In 1852 the flood was on of emigrants taking the Oregon Trail.  It was estimated 10,000 hardy souls that year took the plunge.  It was also a bad year with death;  cholera stalking people and anthrax slaughtering cattle.  One person who did make it was William Willis Cooke.   He was born in 1818 in North Carolina.  He married the former Martha Young in 1845.  On the Oregon Trail with them was their daughter Mary Francis (Fanny), who was born in Lafayette, Indiana in 1849. She might have witnessed the birth of her sister Leah, on the Oregon Trail, on August 20, 1852 in Umatilla Valley.  Poor Leah, foreshadowing tragedy for Fanny in the future, lived less than two months.  Leah Arabella Cooke died in Champoeg on October 8, 1852.

James Sherman Galloway was born August 20,1864 in Ellettsville, Indiana. On April 9, 1865 the Civil War ended.  Shortly after that his parents John Jackson Galloway and the former Mary Adkins traveled the Oregon trail. Little James learned to walk along the way. James Sherman’s brother Sheridan Emerson Galloway was born in Yaquina, Lincoln County, Oregon on the first of September 1866.

Frances “Fanny” Cooke married Francis “Frank” Foster on December 28, 1868. They settled in Clackamus, Oregon.  They had ten kids, seven boys and three girls.  The youngest, born in 1889, was Ethel Albertina Foster. Frank died when Ethel was two.  Ethel was left an orphan at the age of seven when Fanny died. 

In 1870 Henry Clay Shadden married Amanda Dawson.  On April 23, 1871, in McMinnville, their daughter Mary Miama Shadden was born.  I am not clear on the date, but from a story my mom told me, Amanda fled with Mary Miama to escape her abusive husband. My mom said Henry Clay was a mean drinker and a wife beater. Amanda went from McMinnville in the dead of winter to Spokane where they arrived in a snow storm.  Amanda then got a job to support them.  She later married Isaac Harvey Malone.  In 1888 she gave birth to a daughter, Pearl Grace Malone.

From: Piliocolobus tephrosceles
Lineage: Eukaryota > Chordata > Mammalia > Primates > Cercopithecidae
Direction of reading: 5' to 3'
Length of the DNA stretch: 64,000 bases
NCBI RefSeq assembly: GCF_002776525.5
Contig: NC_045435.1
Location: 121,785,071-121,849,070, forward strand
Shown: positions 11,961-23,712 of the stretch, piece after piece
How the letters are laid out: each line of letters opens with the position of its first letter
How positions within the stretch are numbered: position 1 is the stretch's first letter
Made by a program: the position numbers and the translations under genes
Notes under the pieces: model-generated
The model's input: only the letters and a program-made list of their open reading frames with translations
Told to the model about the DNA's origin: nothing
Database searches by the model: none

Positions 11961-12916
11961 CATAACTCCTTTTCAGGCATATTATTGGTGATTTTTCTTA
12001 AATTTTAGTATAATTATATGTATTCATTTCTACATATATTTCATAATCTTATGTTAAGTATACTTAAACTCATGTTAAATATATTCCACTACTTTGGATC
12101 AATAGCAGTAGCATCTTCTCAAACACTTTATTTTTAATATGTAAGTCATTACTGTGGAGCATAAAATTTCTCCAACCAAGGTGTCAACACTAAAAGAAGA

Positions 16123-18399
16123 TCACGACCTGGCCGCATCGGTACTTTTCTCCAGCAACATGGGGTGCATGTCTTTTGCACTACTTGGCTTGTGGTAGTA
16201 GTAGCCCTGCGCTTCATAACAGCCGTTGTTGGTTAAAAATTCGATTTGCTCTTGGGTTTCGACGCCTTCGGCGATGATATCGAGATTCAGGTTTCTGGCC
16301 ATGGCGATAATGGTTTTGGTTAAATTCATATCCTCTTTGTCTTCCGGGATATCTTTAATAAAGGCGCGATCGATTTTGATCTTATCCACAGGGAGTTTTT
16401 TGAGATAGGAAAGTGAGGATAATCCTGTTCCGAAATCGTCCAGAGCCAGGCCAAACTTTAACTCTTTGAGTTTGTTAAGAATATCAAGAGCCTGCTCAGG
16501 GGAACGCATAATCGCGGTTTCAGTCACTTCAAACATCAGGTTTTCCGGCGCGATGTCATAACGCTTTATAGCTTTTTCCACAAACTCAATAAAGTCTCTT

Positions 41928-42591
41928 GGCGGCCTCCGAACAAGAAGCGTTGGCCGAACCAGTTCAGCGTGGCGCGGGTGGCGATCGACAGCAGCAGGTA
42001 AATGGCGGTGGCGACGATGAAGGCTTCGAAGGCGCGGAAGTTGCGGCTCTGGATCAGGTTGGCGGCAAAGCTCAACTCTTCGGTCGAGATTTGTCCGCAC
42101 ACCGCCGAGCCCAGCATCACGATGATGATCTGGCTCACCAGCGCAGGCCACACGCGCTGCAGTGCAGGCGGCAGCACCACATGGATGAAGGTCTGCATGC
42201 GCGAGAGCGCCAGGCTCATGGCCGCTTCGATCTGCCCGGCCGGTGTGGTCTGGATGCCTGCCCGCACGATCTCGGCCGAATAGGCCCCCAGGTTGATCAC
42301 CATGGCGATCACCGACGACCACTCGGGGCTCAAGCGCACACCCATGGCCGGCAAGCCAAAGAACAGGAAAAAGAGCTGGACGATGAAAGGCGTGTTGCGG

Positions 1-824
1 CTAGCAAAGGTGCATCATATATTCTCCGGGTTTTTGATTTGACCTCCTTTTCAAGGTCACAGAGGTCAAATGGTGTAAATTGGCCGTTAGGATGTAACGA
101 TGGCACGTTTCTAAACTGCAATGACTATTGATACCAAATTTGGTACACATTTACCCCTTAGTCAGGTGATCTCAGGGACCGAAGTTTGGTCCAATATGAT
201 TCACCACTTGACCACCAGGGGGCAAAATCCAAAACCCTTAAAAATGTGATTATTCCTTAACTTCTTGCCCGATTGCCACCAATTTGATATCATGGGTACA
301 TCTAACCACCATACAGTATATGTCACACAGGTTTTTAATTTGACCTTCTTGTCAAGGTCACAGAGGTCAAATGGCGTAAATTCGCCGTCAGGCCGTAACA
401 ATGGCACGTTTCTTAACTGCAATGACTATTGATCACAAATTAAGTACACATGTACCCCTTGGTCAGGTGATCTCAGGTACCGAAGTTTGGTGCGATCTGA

On November 3, 1886 James Sherman Galloway married Mary Miama Shadden, in Columbia County, Washington. They had their first child, Mary Elizabeth, in 1892.  She was followed by Elven (1894), Henry (1895), Luke (1902) and Berdena (1905),  Finally, their youngest child, Dale Sherman Galloway, was born in Touchet, Washington on August 6, 1908

On July 3, 1907 Ethel Foster married Alvin Garside.  His dad was born in England.  His mom was born in Scotland.  They had one child;  a  girl born August 8, 1908, in Ivanhoe, Oregon, who they named Doris Virginia Garside.

In 1928 Dale Sherman Galloway was driving a Red Top cab in Portland.  Parked in front of a downtown hotel, the back seat passenger door suddenly was opened, and two young women piled in.   They were out of breath but made it clear they were escaping from someone and flooring the accelerator would be appreciated. Calmly around the corner Dale learned that they had been in a room with a man who unbeknownst to them was a “snow bird” or cocaine fiend.  The women had fled from the room and down the stairs of the hotel sure they were being chased.  They had also fled without their purses and were sans funds to pay the fare.  One of the women was Doris Garside.  That is how my maternal grandparents met.  Dale Sherman Galloway married Doris Garside on August 27, 1930, in Kelso Washinton. 

On December 9, 1933 twins were born to Doris and Dale; identical girls.  One was my aunt Carolyn.  The other was my mom, Joanne Lee Galloway Nyback.  Through my mom Joanne I am a seven generation Oregonian going back to Owen and Lucy Sumner on the 1842 wagon train and also a six generation Oregonian going back to Philip and Mary Charlotte Foster who arrived by ship in 1843. I am glad I know some of of the story of what it took for me to be here.  I am even more glad to be able share that story with you.